Carondelet Bakery is a throwback to time when life was much simpler
The 125-year-old shop stands in Carondelet's Ivory Triangle, where farmers once shopped before heading back out to St. Louis County.
BY THERESA TIGHE
Of the St. Louis Post-Dispatch
Linda and Bob Smith joke that they are "dinosaurs" because they own, operate and live above the Carondelet Bakery. Their bakery probably is the last in St. Louis where the owner lives upstairs, just 18 steps away from his job, and it's one of only 10 or 11 stand-alone retail bake shops in the St. Louis area, according to the Master Retail Bakers group.
The 125-year-old shop stands in Carondelet's Ivory Triangle, where farmers once shopped before heading back out to St. Louis County. Two great brick ovens are buried beneath the yard. Another stands at the baking room's far wall. The earth in the yard once provided insulation for the ovens. Bakers used wooden paddles on 12-foot poles to put the baked goods in and remove them. The brick from one brick hearth would build a three-bedroom house. Smith now uses a more modern oven installed in the 1970s.
Green glazed brick decorates the shop's front. Inside, gray marble lines the walls, and old-fashioned white and blue tile covers the floor. Round tables fill the aisle for customers who want to snack. The crystal clear glass cases are filled with almond crunch stollens, cream puffs, bread, chocolate-chip cookies and brownies. Everything in the shop is made from scratch with fresh ingredients and no preservatives.
Bob Smith began working in the Carondelet Bakery when he was 13 years old. He scraped, cleaned and swept the floor. He filled containers with poppy, caraway and sesame seeds, greased molds and pans. He made $1 an hour and $13.34 a week after taxes for 16 hours of work. At age 20, when Smith's boss decided to retire, Smith bought the place. He still laughs when ne recalls that he was too young to qualify for a car loan but he could buy a bakery with 18 employees.
The next year, he married Linda Neumann, his high-school sweetheart. He went to St. Mary's. She went to Notre Dame. They met in a Junior Achievement project. She had trained to be a licensed practical nurse, but as the babies came - the couple has four daughters - she worked more in the bakery. Cake decoration became her specialty. The couple sells about 250 wedding cakes a year. Linda Smith meets with every bride trying to fulfill her expectations. An elaborate cake sits in the baker's window. The cake is trimmed with traces of pink and burgundy flowers. Confetti-like strings of icing top the layers. The effect is called Victorian lace.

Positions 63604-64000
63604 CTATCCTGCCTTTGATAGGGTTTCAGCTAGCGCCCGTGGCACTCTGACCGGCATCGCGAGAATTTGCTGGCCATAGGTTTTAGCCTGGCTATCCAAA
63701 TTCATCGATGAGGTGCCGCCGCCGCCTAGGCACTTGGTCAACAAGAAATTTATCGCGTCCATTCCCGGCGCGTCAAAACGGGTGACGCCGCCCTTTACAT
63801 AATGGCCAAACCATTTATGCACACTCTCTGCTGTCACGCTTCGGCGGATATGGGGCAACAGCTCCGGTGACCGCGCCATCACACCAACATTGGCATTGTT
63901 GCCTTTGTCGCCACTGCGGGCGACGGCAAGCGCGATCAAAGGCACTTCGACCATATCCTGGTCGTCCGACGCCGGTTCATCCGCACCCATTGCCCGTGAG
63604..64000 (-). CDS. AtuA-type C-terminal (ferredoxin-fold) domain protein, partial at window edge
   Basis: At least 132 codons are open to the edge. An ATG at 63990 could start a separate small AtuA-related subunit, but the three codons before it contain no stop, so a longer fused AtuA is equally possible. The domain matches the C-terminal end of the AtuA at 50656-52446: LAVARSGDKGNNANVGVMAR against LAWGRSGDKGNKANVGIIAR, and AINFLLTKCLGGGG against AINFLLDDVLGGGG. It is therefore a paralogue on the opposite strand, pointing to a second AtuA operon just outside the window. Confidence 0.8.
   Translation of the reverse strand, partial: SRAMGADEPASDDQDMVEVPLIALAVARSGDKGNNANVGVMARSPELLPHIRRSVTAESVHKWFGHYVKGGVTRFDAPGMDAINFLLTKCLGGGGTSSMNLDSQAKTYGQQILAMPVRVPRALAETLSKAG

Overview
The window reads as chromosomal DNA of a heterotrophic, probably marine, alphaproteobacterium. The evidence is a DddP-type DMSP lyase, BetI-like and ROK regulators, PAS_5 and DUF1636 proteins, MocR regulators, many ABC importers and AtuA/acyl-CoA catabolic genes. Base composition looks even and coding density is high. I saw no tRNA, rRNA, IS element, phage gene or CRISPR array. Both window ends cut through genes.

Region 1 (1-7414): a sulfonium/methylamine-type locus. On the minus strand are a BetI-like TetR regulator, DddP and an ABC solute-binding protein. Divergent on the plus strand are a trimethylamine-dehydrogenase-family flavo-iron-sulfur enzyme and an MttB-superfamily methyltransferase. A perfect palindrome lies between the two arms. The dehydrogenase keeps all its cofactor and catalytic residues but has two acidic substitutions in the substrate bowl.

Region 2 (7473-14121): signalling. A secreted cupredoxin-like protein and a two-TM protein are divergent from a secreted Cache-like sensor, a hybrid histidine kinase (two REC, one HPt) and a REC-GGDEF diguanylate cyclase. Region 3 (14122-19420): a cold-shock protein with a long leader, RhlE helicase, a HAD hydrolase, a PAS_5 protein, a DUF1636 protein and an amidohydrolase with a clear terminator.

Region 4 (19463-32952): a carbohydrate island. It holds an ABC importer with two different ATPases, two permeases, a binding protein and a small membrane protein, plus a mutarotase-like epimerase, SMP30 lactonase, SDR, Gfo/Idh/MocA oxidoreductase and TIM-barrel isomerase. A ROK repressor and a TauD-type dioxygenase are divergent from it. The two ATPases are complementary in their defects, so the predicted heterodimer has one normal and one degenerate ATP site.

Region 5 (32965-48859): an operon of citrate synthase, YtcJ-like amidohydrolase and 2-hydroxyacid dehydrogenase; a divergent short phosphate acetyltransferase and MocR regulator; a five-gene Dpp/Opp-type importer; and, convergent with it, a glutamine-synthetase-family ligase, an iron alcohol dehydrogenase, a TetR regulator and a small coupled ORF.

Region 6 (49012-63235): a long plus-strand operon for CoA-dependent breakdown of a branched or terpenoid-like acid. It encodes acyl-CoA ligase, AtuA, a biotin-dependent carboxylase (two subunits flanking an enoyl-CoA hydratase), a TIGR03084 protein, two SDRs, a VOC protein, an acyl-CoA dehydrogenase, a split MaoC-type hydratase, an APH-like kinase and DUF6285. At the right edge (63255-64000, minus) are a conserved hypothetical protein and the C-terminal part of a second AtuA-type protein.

Bob Smith begins baking at 4 a.m. daily. Linda Smith begins at 6 a.m. He loves the smell of the shop on Saturday when he bakes rye bread. Bob Smith doesn't have much of a sweet tooth but he loves to eat the bread he bakes. Linda Smith does have a sweet tooth. One of her jobs is frying the doughnuts. She says that if she eats one doughnut hole, she will eat a dozen. So she tries to refrain.
The shop is a pretty, bright clean place like a Norman Rockwell painting of the village bake shop and it holds many memories. Bob and Linda Smith smile together as they recall feeding their girls strawberries as they sliced the fruit. Working in their home allowed them to be with their daughters, and the girls' friends liked to visit. There was always a treat, such as brownies or chocolate chip cookies.
"We have good girls," Linda Smith said. She laughs at the mention of chocolate chip cookies. She figures she and Bob have baked more than 1 million chocolate chip cookies in the past 24 years.
Bob says it is more difficult to make it in the bakery business than it was a couple of decades ago. Groceries have bakeries now. The fast-food companies sell breakfast. Even gas stations sell breakfast and bakery goods.
Sometimes Bob and Linda talk about the future. He is 45. She is 44. They wonder whether they should continue in the business for the next 20 years or so. They have no answers.